People’s Survival Fund now open to poor, climate-vulnerable LGUs

Pia Ranada

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People’s Survival Fund now open to poor, climate-vulnerable LGUs
After 3 years since its creation, the PSF is now operational. Local governments and groups are asked to submit project proposals that can help their communities adapt to climate change.

VULNERABLE. Filipino residents run from strong waves brought by Typhoon Ruby (Hagupit) in a coastal village in Legazpi City, Albay, on December 7, 2014. Photo by Zalrian Z Sayat/EPA

MANILA, Philippines – After 3 years since it was created by law, the People’s Survival Fund (PSF) may now be accessed by local government units and community organizations needing financial support for climate change adaptation and disaster risk reduction.

A call for project proposals was officially made by the Climate Change Commission (CCC) on Wednesday, October 28 in Makati City.

“We are pleased to announce that the P1 billion climate fund is now ready. The Climate Change Commission is ready to accept project proposals. Climate change is happening now and it is sure to affect everyone especially our most vulnerable population and communities,” said CCC Assistant Secretary Joyceline Goco.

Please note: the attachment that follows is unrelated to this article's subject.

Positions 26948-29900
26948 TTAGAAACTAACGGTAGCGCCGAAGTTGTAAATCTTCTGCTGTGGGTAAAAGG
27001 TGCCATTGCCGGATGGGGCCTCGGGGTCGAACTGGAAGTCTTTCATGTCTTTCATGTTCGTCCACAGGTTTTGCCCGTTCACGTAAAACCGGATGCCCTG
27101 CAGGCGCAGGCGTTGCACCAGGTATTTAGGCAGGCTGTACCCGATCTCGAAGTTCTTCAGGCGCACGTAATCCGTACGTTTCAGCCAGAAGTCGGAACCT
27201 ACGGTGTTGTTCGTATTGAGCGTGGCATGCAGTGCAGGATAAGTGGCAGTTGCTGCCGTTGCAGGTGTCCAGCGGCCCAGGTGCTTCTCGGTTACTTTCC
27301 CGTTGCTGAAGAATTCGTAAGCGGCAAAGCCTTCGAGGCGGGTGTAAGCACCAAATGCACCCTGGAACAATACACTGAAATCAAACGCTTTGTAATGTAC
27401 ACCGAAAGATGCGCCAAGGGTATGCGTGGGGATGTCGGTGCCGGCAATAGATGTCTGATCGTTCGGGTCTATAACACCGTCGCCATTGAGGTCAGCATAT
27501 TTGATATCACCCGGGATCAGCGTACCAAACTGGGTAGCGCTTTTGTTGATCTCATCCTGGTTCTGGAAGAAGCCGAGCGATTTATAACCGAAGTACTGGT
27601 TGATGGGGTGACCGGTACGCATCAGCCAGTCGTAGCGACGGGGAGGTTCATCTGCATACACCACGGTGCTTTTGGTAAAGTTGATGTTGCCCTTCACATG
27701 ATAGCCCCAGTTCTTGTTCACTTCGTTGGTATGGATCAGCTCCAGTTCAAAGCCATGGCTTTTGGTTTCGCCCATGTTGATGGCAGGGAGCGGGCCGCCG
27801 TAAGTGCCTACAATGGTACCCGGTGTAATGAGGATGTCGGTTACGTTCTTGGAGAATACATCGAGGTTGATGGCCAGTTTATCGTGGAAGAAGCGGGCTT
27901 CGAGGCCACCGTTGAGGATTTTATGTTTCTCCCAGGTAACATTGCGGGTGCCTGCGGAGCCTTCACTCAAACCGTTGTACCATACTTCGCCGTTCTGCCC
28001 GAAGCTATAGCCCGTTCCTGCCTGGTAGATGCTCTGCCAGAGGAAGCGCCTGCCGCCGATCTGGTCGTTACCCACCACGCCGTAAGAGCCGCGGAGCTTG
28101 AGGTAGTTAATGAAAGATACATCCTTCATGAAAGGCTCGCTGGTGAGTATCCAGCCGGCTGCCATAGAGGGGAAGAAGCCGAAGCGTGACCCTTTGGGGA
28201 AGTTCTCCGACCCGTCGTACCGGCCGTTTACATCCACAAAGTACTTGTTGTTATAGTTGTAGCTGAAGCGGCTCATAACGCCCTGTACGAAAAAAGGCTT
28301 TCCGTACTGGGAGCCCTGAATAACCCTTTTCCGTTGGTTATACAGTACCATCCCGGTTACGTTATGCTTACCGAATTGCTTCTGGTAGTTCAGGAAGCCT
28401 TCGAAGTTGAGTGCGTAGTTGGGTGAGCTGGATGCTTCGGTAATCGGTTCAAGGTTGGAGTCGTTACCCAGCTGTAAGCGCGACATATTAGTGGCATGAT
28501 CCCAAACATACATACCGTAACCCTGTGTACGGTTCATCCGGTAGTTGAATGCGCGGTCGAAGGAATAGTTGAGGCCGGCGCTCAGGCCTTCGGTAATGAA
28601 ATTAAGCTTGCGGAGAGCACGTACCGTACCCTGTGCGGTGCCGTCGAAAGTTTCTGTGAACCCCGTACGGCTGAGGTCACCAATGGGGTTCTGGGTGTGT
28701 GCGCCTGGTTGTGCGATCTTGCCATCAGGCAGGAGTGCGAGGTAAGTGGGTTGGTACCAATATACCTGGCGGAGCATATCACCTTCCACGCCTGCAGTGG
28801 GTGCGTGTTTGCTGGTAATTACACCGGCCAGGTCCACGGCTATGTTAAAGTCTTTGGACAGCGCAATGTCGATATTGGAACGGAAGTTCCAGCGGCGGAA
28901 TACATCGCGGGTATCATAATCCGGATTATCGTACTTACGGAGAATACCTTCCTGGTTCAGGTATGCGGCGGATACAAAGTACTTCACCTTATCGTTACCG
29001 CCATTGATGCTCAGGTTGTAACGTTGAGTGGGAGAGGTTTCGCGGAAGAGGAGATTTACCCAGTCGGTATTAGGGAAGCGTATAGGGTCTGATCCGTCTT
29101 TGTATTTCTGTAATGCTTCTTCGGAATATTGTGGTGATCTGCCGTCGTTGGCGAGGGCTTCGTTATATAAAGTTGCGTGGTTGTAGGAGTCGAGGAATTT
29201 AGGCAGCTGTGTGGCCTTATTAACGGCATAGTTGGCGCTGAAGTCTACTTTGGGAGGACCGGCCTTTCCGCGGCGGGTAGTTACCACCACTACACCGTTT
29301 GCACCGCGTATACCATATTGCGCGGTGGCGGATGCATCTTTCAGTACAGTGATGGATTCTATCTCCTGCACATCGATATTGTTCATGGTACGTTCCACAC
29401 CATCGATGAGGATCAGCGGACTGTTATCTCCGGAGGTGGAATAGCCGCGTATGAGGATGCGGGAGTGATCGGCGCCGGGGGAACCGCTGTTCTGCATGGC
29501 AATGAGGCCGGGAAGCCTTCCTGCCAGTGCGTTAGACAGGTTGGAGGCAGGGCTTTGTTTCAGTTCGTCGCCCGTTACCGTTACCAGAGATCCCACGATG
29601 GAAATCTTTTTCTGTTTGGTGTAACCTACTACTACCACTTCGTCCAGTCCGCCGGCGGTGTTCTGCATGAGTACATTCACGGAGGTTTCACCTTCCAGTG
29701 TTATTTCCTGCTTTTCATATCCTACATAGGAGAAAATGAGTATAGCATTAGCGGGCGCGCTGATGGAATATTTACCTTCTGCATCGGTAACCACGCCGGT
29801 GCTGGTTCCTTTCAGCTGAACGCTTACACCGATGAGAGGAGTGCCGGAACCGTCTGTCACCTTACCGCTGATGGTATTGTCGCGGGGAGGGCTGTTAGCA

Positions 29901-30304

LGUs with the following characteristics will be prioritized:

  • With a high poverty incidence
  • Pronounced vulnerability to climate impacts like typhoons, drought, sea level rise
  • Presence of a key biodiversity area such as a forest or coral reef system with endangered animals

Community-based organizations like farmer or fisherfolk cooperatives may also submit proposals if they are accredited by the DILG MC 2013-70 or DSWD-DBM-COA Joint Resolution 2014-01. 

If they are not accredited under these policies, they may seek accreditation by the Climate Change Office, the agency serving as the secretariat of the PSF. 

The PSF handbook with all the necessary application forms can be downloaded here:

Project proposals will be judged based on how well the design of the projects ensure the impact is felt by the vulnerable communities. LGUs that can prove they can effectively mobilize resources are more likely to receive funds. (READ: 6 ways climate change will affect PH cities)

The evaluation of proposals will be done by the PSF Board, composed of 9 members. Six of these are from government agencies: CCC, Department of Budget and Management, Department of Finance, Department of Interior and Local Government, National Economic Development Authority, and Philippine Commission on Women. Three of the members are from civil society, academe, and business sector.

Faster fund

Among the defining aspects of the PSF is that it is supposed to be easier and faster to access than other government fund sources.

According to the CCC, the entire process, from evaluation of project proposals until the actual disbursement of the first tranche of funds, should take at most 30 days.

There is also no limit to how much funds approved proposals may receive.